Some single- and dual-stream communities also receive a financial incentive from their materials recovery facility for removing glass. In addition, communities using PGA save money by not having to buy the equivalent amount of gravel or sand for local infrastructure projects.
ENGAGING FORMAT FOR SHARING SUCCESS
Earlier this year, NRRA embarked on an effort to better communicate its glass recycling efforts to various stakeholders as well as the general public. The goal of the campaign was to provide transparency regarding uses for residential glass, to recognize and thank participating municipal solid waste operators and their communities, and to find a more engaging form of outreach to reach new audiences.
NRRA decided to use a platform called ArcGIS StoryMaps, which can be used to create immersive stories that combine text, interactive maps and other multimedia content.
NRRA worked with Antioch University’s Antioch Spatial Analysis Lab to develop an ArcGIS StoryMap about NRRA’s glass programs. Simultaneously, NRRA worked with Ames Hill Productions to create a video about NRRA’s PGA program to embed in the StoryMap. This work was supported by a grant from the Rural Utility Service, part of the U.S. Department of Agriculture.
The resulting StoryMap, viewable at nrrarecycles.org/glass-recycling-story-map, provides residents with a detailed look at how their glass bottles and jars are being recycled. It also explains the way the recycling process saves both natural and financial resources for local communities. The project includes photos, videos and interactive maps that show the 100-plus participating communities that are recycling glass for more than 500,000 residents. The StoryMap also displays the locations of the seven consolidation sites where glass is delivered and explains how the programs operate.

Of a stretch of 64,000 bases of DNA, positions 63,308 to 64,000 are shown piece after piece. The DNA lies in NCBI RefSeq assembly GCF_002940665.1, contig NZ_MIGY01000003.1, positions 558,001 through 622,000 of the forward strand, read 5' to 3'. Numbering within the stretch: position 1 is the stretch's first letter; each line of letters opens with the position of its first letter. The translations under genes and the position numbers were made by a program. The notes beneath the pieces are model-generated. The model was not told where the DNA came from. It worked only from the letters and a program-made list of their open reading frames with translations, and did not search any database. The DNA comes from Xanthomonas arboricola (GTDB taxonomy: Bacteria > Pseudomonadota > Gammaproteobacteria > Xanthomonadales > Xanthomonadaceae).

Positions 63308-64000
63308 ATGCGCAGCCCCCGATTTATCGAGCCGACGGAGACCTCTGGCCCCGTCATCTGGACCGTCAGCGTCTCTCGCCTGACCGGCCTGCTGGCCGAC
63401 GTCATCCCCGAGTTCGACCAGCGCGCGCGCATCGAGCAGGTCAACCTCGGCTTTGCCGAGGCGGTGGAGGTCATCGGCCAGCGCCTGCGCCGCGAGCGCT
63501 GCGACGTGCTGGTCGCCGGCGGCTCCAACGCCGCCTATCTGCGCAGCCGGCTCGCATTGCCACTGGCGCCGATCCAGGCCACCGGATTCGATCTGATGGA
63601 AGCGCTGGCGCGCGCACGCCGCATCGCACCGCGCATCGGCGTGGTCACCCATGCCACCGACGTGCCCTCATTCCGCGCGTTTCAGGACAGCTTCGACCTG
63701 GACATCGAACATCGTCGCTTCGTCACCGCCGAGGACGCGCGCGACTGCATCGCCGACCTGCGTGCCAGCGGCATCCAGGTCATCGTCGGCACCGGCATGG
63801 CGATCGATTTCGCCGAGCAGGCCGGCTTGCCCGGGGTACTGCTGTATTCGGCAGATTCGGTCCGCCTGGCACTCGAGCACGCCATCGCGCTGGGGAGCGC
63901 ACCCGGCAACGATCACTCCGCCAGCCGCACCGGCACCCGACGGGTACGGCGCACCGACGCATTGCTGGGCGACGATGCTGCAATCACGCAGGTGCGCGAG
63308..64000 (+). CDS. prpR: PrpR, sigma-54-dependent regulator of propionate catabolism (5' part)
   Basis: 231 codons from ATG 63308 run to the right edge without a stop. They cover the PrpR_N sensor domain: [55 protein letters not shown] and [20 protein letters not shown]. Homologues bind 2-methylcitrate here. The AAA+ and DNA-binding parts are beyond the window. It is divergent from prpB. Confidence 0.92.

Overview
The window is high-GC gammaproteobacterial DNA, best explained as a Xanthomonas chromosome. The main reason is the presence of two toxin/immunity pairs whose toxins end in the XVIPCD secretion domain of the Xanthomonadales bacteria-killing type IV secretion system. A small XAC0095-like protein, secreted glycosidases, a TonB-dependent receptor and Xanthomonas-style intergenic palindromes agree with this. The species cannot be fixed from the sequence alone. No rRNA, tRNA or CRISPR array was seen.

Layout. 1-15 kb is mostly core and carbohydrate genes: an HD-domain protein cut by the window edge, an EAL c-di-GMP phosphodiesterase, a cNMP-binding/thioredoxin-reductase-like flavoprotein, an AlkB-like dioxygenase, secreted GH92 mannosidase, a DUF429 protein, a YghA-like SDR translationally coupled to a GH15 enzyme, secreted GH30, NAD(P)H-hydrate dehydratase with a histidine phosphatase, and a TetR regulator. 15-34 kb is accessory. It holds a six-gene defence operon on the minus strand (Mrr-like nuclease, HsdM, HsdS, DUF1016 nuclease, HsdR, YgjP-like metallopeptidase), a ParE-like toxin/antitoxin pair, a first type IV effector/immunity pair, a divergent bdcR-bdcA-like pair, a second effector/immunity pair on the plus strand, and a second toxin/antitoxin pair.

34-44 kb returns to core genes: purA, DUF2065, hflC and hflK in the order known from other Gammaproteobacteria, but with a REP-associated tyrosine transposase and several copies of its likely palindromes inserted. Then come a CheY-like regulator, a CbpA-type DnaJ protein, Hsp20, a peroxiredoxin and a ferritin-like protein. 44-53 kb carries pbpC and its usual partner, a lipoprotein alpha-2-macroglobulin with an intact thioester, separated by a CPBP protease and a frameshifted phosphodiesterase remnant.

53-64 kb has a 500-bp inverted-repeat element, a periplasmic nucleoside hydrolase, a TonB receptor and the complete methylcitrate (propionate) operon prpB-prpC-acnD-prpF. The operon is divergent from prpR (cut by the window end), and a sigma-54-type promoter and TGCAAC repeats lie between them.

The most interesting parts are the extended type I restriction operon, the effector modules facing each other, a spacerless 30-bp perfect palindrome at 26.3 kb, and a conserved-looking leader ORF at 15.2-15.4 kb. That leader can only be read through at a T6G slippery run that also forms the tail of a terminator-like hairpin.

Users can explore the interactive maps to see which municipalities participate and where the nearest glass recycling site is to their community. In addition, a video shows how glass is crushed into PGA and provides examples of how the product can be used locally by municipal public works departments and contractors.
INSPIRATION FOR THE INDUSTRY
In the first months of the StoryMap campaign, the response from NRRA members, the public, and media outlets has been very positive, and NRRA expects to use the strategy again in the future to showcase other successful recycling efforts in New England.
For recycling leaders in all regions, the lessons from the Northeast glass experience are clear. By connecting with potential end markets and pooling material generated across many communities, recycling can remain resilient, even when key buyers exit the system. Furthermore, with some fresh thinking and interactive tools, industry officials can effectively communicate the benefits of recycling, even at extremely challenging junctures.
Reagan Bissonnette is the executive director of the Northeast Resource Recovery Association (NRRA), a nonprofit entity that partners with municipalities to make recycling strong through economic and environmentally sound solutions. Bissonnette can be contacted at firstname.lastname@example.org.
This article was first published in the January 2021 issue of Resource Recycling magazine and is available in the online flip edition format.